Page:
By Jenni Ashwood.
Being based between Soho and Mayfair definitely has its advantages – every day, as we head out to buy our lunch, we’re surrounded by some of the world’s most impressive brands, from the luxurious to the bargainous. They are the brands that refuse to keep doing what they’ve always done and from walking past their windows each day, we can learn a huge amount about what they’re offering and how they are evolving to suit a changing and increasingly digital customer base.
Here are three of our observations on the changing face of retail:
An engaging retail environment is a piece of cake
Perhaps it was Rapha that started it; some may say Burberry made it ‘a thing’; arguably department stores have been doing it for years. Visit the stores lining streets Regents, Carnaby and Oxford and one thing stands out: from Arket to Jack Wills to Sweaty Betty, coffee machines and cakes (and after-hours cocktails) compete with clothes hangers. And why shouldn’t they? In a world where experiences are proving more of a draw than things, it makes commercial sense to offer ‘more’ than a simple sale. It increases footfall and brand loyalty too… as long as the coffee’s up to scratch
Don’t just sell it, live it
If you’re looking for premium clotheswear in 2017, you’re spoilt for choice. Name us a sport and we’ll name you three outstanding marques designed to excel at that discipline. How can the dedicated yogi choose between Sweaty Betty or LuluLemon? ‘Just’ creating extraordinary products is no longer enough. It’s about the community that surrounds them and the loyalty that engenders. In fact, specialist stores that only offer sales now feel, almost, (dare we say it) lazy.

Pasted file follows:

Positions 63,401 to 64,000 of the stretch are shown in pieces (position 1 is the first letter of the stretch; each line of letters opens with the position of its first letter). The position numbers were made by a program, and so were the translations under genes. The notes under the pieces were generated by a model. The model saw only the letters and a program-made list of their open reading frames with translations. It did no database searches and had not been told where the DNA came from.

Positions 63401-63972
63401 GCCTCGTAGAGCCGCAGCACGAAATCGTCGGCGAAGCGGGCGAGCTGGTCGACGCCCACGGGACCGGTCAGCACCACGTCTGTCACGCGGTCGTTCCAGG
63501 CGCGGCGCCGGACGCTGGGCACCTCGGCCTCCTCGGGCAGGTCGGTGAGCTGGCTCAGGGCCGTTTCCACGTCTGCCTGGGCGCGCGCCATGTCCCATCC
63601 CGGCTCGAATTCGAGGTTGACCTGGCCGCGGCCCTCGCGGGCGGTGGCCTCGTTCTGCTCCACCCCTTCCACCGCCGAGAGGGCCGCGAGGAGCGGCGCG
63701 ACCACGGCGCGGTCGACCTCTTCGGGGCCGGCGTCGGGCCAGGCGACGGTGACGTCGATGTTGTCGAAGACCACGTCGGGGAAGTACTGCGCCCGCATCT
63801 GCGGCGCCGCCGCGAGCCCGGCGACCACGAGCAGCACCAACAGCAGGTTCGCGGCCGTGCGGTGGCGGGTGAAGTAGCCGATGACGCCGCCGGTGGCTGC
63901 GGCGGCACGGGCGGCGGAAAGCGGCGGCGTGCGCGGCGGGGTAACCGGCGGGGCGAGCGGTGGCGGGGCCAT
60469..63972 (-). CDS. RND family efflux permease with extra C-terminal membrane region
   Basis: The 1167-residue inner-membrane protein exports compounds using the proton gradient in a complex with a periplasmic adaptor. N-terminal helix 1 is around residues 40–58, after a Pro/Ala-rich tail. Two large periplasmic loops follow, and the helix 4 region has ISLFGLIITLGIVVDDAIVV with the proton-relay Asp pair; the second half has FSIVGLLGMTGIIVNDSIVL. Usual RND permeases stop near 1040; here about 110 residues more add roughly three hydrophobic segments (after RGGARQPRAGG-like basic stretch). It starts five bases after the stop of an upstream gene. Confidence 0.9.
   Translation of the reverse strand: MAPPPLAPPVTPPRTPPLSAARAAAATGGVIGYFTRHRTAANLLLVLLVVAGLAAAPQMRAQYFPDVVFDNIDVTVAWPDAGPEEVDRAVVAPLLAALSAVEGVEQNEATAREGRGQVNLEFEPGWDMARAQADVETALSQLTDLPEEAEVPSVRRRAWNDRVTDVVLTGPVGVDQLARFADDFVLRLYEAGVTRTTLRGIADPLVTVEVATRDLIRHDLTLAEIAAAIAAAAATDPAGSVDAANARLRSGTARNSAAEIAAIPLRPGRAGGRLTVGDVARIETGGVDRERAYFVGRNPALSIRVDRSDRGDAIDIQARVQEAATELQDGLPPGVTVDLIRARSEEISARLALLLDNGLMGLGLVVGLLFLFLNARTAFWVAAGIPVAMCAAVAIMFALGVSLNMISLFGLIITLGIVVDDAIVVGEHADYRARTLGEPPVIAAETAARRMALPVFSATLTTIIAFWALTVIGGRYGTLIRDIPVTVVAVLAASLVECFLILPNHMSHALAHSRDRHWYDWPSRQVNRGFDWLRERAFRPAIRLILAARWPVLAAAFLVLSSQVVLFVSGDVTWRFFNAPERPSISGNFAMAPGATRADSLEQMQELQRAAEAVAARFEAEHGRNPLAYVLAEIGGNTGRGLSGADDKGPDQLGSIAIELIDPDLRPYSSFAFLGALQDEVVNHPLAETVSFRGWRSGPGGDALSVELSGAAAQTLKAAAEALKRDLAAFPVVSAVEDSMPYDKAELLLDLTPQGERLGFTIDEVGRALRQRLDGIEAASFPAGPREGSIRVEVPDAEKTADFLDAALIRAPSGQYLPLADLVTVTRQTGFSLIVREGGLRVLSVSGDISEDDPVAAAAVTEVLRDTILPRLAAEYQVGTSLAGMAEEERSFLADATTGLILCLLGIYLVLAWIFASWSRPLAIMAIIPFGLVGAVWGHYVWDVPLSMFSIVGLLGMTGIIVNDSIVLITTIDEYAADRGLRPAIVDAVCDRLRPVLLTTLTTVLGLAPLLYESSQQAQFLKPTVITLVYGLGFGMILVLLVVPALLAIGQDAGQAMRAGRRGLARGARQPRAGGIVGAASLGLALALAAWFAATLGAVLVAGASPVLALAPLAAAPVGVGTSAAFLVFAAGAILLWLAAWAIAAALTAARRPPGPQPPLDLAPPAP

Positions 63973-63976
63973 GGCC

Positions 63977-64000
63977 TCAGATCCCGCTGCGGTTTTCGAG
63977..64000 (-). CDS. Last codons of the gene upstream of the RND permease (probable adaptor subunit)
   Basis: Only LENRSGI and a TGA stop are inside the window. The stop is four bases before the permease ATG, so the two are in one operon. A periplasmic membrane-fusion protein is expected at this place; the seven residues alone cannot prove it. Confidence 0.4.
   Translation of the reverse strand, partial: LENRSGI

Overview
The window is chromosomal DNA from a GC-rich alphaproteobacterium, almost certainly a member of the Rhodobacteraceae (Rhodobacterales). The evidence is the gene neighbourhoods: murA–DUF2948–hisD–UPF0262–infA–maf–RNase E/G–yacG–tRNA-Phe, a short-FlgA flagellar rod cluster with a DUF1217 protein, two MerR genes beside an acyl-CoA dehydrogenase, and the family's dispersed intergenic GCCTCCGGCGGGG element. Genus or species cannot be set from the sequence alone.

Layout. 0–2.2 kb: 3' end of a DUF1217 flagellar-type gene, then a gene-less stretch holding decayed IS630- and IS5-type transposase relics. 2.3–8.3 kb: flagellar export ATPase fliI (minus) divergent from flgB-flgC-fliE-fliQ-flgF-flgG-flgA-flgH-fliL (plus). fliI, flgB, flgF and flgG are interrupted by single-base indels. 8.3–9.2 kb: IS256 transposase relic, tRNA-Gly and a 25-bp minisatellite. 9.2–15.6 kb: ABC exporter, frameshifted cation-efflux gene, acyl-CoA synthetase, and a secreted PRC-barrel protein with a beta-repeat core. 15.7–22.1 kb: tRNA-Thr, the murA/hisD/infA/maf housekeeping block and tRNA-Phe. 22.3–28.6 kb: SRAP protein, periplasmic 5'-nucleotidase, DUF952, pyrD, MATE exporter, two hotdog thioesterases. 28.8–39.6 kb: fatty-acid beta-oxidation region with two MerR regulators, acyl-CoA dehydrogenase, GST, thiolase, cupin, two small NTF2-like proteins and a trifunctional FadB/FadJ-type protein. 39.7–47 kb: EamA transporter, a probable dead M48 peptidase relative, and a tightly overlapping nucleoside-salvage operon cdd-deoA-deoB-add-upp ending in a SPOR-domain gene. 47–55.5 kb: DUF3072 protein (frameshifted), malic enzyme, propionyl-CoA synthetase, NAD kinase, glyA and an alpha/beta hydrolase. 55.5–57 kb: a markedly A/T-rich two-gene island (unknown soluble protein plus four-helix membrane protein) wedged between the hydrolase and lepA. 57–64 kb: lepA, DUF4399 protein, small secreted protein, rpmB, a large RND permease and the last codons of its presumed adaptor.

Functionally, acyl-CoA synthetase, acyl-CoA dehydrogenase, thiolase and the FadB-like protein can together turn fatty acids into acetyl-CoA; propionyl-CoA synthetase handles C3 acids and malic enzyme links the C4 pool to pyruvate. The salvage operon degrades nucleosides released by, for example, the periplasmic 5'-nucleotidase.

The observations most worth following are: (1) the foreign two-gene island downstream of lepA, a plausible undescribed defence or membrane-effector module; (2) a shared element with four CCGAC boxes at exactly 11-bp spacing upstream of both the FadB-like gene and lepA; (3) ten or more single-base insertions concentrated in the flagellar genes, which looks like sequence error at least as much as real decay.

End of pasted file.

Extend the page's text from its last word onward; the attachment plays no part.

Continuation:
It’s a spectrum admittedly. At one end, Rapha’s Cycle Club boasts over 20 ‘chapters’ worldwide and organises rides, races, pop-ups and in-store talks; Sweaty Betty’s new flagship hosts a café, a blow-dry bar, and classes; it would be possible to spend a day in Topshop and barely even look at the clothes. Nike and Asics running clubs are now stalwarts of many cities’ running scenes.
But there’s a balancing act at play – when does so much become too much? Can the experience overshadow the product?
Brand collaborations are nothing new but whereas partnerships used to rely on similarity (e.g. Kate Moss and Topshop, Barbour and Liberty), now it seems that the opposite is taking place. The really stand out collaborations are those that seem unexpected to start with… Middle-England stalwarts L K Bennett, famous for Kate Middleton’s nude court shoes, partnering with sexy, body-con Preen, and J W Anderson, known for outsize shapes, use of colour and prints, partnering with the infinitely practical Uniqlo (that tartan puffer jacket is everywhere)
The leader of all of these partnerships, unarguably, is H&M, who proves that just because a collaboration is unexpected it doesn’t mean it’s not wanted, and who isn’t afraid to target very different audiences with each collaboration. From Karl Largerfield, to Comme des Garconnes, to Maison Martin Margiela (and many more) the company has shown that it truly understands the wide and varied demographic of its customers and that it recognises this not only in the products themselves but also in the very different types of communications and influencers who that surround each campaign too: Kendal Jenner for Balmain, contrasted with Baz Luhrmann for Erdem..